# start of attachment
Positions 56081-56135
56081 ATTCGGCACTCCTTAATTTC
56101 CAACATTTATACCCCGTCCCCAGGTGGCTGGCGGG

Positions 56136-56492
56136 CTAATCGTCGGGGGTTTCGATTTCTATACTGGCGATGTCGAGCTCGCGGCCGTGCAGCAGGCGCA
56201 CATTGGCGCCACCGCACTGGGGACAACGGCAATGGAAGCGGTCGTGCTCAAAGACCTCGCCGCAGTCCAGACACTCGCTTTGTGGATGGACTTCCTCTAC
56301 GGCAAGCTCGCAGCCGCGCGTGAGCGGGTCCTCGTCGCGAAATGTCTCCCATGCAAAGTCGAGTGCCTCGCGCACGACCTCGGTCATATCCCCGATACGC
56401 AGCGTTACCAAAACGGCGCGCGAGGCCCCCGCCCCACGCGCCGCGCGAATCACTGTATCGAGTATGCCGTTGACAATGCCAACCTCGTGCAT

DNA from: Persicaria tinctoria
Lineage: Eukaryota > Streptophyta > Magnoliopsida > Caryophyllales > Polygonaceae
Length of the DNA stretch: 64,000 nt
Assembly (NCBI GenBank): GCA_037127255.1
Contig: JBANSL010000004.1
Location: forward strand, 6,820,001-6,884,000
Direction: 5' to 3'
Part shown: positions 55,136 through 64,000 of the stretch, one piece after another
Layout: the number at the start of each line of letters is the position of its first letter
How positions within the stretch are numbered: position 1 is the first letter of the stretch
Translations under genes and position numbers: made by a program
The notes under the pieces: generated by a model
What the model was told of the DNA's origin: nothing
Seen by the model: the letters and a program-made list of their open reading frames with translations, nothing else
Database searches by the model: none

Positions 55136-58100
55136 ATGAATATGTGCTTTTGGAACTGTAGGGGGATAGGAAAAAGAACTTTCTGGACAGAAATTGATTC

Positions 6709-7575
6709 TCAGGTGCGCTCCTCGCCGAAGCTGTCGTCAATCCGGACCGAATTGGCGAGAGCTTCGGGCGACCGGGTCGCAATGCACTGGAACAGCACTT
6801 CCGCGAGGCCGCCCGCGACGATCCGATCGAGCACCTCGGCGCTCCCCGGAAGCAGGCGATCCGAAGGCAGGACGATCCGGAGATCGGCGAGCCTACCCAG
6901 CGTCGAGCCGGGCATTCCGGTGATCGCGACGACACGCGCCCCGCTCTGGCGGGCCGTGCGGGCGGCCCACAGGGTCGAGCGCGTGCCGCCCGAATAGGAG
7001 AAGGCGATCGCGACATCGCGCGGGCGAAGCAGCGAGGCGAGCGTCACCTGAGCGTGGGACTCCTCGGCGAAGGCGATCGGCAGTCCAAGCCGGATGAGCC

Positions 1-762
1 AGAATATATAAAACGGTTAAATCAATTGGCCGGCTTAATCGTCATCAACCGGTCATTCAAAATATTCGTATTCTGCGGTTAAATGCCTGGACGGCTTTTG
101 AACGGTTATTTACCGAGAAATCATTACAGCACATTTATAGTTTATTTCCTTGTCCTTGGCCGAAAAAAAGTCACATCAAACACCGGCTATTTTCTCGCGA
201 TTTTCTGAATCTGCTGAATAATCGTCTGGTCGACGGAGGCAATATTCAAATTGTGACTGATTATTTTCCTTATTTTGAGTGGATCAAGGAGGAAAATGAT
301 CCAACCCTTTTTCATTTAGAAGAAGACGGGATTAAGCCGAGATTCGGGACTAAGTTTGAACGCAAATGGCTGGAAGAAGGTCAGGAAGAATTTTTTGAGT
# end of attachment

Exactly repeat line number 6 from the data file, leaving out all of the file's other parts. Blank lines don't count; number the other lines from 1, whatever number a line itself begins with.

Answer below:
56201 CATTGGCGCCACCGCACTGGGGACAACGGCAATGGAAGCGGTCGTGCTCAAAGACCTCGCCGCAGTCCAGACACTCGCTTTGTGGATGGACTTCCTCTAC